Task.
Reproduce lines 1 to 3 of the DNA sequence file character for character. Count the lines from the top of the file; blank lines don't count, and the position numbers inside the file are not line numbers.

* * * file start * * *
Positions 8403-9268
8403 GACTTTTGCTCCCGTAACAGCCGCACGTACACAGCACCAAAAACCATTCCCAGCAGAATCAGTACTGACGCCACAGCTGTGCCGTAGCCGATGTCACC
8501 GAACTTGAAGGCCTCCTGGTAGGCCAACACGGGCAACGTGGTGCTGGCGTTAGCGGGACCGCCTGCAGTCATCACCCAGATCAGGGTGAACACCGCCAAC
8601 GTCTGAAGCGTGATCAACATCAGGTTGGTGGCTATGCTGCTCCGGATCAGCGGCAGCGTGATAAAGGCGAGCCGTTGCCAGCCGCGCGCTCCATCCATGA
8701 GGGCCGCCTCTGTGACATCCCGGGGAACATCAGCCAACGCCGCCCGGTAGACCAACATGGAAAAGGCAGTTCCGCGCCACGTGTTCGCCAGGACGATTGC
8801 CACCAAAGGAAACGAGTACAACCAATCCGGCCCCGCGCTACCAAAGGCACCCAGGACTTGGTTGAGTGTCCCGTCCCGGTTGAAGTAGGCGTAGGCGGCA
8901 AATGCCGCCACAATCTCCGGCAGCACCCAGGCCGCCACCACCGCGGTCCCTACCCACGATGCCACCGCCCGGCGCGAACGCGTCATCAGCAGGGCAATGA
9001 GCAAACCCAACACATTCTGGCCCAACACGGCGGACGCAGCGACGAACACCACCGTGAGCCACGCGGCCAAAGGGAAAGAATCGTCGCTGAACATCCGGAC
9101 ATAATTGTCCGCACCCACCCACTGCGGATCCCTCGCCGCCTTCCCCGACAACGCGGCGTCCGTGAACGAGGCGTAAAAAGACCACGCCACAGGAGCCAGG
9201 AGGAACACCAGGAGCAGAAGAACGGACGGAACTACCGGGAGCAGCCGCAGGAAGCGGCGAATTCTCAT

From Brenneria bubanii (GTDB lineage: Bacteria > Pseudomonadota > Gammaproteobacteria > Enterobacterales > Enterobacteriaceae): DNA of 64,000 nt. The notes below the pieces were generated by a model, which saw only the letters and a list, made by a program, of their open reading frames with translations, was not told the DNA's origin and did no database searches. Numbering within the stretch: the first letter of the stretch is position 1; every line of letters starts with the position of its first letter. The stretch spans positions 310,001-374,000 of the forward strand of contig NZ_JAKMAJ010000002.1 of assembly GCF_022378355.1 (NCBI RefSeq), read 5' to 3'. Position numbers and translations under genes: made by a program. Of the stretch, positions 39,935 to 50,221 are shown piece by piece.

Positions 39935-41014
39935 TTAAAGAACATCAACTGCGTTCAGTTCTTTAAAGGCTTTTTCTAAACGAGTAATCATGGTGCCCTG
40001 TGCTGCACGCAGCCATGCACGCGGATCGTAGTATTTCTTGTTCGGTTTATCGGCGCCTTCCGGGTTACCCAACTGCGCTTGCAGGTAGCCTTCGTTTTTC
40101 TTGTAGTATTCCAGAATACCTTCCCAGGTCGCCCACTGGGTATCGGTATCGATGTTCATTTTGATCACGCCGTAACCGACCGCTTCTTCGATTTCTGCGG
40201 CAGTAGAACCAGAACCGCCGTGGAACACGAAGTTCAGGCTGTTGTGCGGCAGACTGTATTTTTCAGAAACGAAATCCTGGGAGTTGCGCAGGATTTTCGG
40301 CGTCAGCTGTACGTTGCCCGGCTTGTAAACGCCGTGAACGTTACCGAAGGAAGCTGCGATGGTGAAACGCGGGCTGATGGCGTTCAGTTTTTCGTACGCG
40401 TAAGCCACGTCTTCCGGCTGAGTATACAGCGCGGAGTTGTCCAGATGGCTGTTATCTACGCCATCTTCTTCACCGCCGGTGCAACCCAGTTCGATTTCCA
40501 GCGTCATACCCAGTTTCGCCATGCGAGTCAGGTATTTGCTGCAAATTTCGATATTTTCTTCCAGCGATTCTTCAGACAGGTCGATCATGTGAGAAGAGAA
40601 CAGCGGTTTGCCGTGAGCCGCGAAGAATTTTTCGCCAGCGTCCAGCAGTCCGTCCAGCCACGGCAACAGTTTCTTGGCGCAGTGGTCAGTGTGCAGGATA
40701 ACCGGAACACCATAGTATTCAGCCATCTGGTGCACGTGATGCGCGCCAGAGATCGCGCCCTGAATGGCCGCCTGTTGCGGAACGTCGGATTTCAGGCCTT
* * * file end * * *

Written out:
Positions 8403-9268
8403 GACTTTTGCTCCCGTAACAGCCGCACGTACACAGCACCAAAAACCATTCCCAGCAGAATCAGTACTGACGCCACAGCTGTGCCGTAGCCGATGTCACC
8501 GAACTTGAAGGCCTCCTGGTAGGCCAACACGGGCAACGTGGTGCTGGCGTTAGCGGGACCGCCTGCAGTCATCACCCAGATCAGGGTGAACACCGCCAAC